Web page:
Understandably, a topic that seems to come up a LOT this time of year is that of overheating worm bins. It is something I’ve had to deal with myself up here in the ‘Great White North’ (ok, so Southern Ontario isn’t really all that far north), so I can only imagine how much of a challenge it must be in more southerly locations.
Generally, once temps start to creep up towards 90 F (~ 33C) Red Worms start to reach their upper threshold of heat tolerance and can start to die if additional measures are not taken.
I’ve added this post in our ‘Reader Questions’ section since I’ve included a really helpful email from one of our readers (who wishes to remain anonymous). She has provided some great ideas for how to keep a vermicomposting system – specifically a stacking plastic bin – cool in the summer. I will add some additional thoughts as well.
Being a newbie I was totally unprepared for a heat wave last month,
and I unwittingly killed maybe 1,000 worms. I did a lot of web
surfin’ and question askin’ and wanted to share what I’ve learned to
keep my Can O Worms cool(er). Temps have been in the mid 90s in my
area this week and I’ve had no worms die!
This should work for any multi-tray, continuous flow type of system
– make sure your unit is in deep shade
– place lots of damp shredded newspaper in the very bottom of your
unit – this will prevent a mass suicide (this would have saved my
worms last time!)
– lots of damp newspaper on top of your working tray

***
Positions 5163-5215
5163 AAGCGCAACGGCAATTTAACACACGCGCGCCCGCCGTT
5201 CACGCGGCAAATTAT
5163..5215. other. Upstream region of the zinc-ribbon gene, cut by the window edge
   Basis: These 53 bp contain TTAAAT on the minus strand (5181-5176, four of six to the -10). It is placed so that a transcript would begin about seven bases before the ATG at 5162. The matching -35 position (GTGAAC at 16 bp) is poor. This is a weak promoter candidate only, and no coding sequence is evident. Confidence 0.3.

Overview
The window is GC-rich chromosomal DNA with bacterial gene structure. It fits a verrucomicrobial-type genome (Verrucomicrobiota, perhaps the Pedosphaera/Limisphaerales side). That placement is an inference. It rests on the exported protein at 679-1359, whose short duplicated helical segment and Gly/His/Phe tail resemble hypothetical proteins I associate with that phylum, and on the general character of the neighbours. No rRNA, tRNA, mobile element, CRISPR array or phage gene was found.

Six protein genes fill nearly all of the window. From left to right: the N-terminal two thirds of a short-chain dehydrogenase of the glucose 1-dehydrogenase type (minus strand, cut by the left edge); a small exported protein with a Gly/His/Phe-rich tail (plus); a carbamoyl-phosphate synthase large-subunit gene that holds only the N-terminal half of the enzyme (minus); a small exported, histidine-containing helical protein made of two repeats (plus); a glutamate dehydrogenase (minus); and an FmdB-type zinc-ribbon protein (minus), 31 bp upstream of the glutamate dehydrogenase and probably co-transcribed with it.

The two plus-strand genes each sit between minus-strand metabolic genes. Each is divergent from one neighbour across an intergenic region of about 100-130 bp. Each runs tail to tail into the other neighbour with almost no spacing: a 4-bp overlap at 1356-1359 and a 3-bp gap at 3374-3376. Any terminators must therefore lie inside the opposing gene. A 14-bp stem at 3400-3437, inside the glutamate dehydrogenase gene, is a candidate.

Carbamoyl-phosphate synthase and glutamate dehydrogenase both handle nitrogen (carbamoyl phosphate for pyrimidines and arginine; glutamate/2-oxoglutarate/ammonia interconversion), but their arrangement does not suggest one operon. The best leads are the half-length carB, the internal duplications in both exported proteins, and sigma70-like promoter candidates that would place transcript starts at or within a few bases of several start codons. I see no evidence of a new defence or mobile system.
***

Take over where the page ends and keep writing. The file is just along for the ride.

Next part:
– If you have any empty trays, put them under your full/working trays
and fill them with damp crumpled newspaper – this will give your lil
worms more places to cool off.
– open the spigot to get a little more airflow
– make sure all the ventilation holes are not plugged or covered.
(The vent holes are small and few in the Can O Worms.)
– remove the lid and drape a wet old white sheet (or burlap or any
light fabric) over the unit. This will draw cooling air into the unit.
Our friend sent in another great suggestion yesterday, which is to place frozen water bottles in the system to help keep things cool. I think this would be a great way to combat heat, and it would be relatively simple to keep a constant rotation of these bottles going.
Here are a couple more suggestions I’ve thought of:
- Keep the worms in a very well ventilated bin, such as that made from wooden slats – if you add water regularly, the evaporation will really help to cool things off
- Dig a deep hole in a shady location and lower your bin down into it – be sure to leave some space around the outside for air flow – alternatively, you could simply create a worm pit vermicomposting system directly in the ground
Do you have any strategies for helping your worms beat the heat? If so please write in a share them – I’ll gladly add a second installment on this topic if I get some more ideas.
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